This tradition is perpetuated by the mass of Vieux-Fort. The costumes made in bright fabrics or madras cover the entire body. The head is also hidden under a hood and surmounted by a conical cap originally decorated with peacock feathers. This cap can be smaller and is then called "toque". The faces are hidden under a mask. Mirror fragments decorate the costume and headdress.
The musical group is composed of fifes, drums Basque struck with mallets and sticks.
We must see the use of the mirror the sign of Janus, the god with two faces, a symbol of change and mutation, which gives its name in January, the first month of the year, one that looks exactly the grinning past year and laughing coming year.



Mass à toque
Mass à toque de Vieux-Fort. Ph. : C. Geber.


Mass a ruban
Mass à ruban revisité par "Anthorium". Photo : J. Cilirie.

These mass often wore bright costumes and also adorned with mirrors. Wearing huge hats in the halfpipe, they sang accompanied by tambourines and flutes. Their dance was to turn the foot of the mast by braiding around it long colored ribbons attached to the ridge. This custom is found in French Provence but also in China and in many other parts of the world. You have to see it with the matt painted a phallic symbol associated with rites of fertility. We remember that in Guadeloupe this dance was often practiced by people of Indian origin. Nowadays these mass appear only very occasionally in the carnival.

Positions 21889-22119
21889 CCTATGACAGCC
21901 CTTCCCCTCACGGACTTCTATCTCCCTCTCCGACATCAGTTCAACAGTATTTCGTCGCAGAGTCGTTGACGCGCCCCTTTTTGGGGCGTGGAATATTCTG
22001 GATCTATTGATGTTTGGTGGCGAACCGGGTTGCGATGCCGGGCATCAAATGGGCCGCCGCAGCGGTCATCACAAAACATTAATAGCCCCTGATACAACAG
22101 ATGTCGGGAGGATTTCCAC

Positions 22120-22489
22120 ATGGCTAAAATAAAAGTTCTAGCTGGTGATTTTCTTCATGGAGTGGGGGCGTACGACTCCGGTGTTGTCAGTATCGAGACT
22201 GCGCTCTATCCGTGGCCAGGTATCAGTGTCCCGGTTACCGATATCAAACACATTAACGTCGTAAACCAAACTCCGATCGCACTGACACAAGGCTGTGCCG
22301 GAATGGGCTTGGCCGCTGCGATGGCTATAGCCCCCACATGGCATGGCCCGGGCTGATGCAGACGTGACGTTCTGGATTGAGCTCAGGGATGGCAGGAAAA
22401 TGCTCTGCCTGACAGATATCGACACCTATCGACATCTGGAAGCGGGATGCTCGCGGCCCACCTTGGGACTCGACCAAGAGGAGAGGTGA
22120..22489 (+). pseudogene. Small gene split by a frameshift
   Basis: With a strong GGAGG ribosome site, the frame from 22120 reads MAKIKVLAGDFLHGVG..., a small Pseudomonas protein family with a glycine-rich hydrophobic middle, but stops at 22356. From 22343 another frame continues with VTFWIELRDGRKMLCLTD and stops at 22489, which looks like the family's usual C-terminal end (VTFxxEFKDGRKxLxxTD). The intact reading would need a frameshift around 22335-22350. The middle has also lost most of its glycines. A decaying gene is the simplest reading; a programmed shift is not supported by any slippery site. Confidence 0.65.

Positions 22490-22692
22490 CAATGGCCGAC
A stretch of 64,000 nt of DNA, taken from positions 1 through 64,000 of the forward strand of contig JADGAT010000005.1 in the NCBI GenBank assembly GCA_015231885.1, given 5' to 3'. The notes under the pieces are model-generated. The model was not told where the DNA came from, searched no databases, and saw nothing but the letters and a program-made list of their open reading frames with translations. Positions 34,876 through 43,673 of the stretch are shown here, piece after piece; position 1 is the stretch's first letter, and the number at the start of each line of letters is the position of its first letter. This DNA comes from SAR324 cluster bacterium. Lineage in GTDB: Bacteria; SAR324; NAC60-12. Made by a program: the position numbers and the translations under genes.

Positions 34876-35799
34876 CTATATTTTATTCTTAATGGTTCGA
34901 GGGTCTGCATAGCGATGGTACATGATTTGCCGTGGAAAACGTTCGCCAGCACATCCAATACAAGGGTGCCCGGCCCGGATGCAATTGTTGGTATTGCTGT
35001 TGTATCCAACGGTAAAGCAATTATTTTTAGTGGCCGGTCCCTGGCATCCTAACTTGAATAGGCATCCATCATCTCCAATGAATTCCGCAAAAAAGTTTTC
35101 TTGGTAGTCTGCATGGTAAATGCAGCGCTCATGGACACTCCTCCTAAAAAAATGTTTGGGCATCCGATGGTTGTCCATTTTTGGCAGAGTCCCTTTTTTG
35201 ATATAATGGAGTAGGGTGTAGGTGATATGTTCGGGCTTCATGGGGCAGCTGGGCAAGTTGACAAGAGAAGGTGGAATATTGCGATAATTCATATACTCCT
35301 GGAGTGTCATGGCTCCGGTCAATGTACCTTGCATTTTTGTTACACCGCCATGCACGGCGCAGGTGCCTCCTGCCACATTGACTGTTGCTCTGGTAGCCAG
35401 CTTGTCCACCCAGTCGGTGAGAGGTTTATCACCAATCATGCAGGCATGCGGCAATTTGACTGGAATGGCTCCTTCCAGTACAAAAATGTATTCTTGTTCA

MASS FOR MO (masks to death)


Mas a la mo
Mas à la mort. Photo : J. Cilirie.
Mas a la mo
Mas à la mort. Photo : F. Platdasz.

Wrapped in large white sheets, wearing balaclavas, they can also be dressed in black tights on which is painted a white skeleton on the shoulders a white cape.

They wore once, at the end of a stick, a gourd lit from within and with holes for the nose, eyes and mouth.
Uttering mournful cries, they pursued the people we met, especially women, to prick them with a needle. This game is obviously linked to a fertility rite. It is interesting to note that it is death that makes act of fertilization.

The presence of the dead, death and devils is always effective in the Caribbean carnivals.

In Florence in the late fifteenth century, the painter Vasari reports seeing a macabre carnival triumph developed in the greatest mystery by the painter Piero di Cosimo:
"This huge chariot drawn by advanced buffalo, black color showing the bones and the white cross which he had sown. At the top was the gigantic representation of death, holding his scythe in hand, surrounded by tombs that 'at every station we saw yawn and whose characters came out covered with a dark cloth on which were painted the bones of the chest arms and legs. skull masks to remotely followed these fantastic floats and renvoyaient half to all those pale skeletons, all these funeral draperies distant glow of their torches.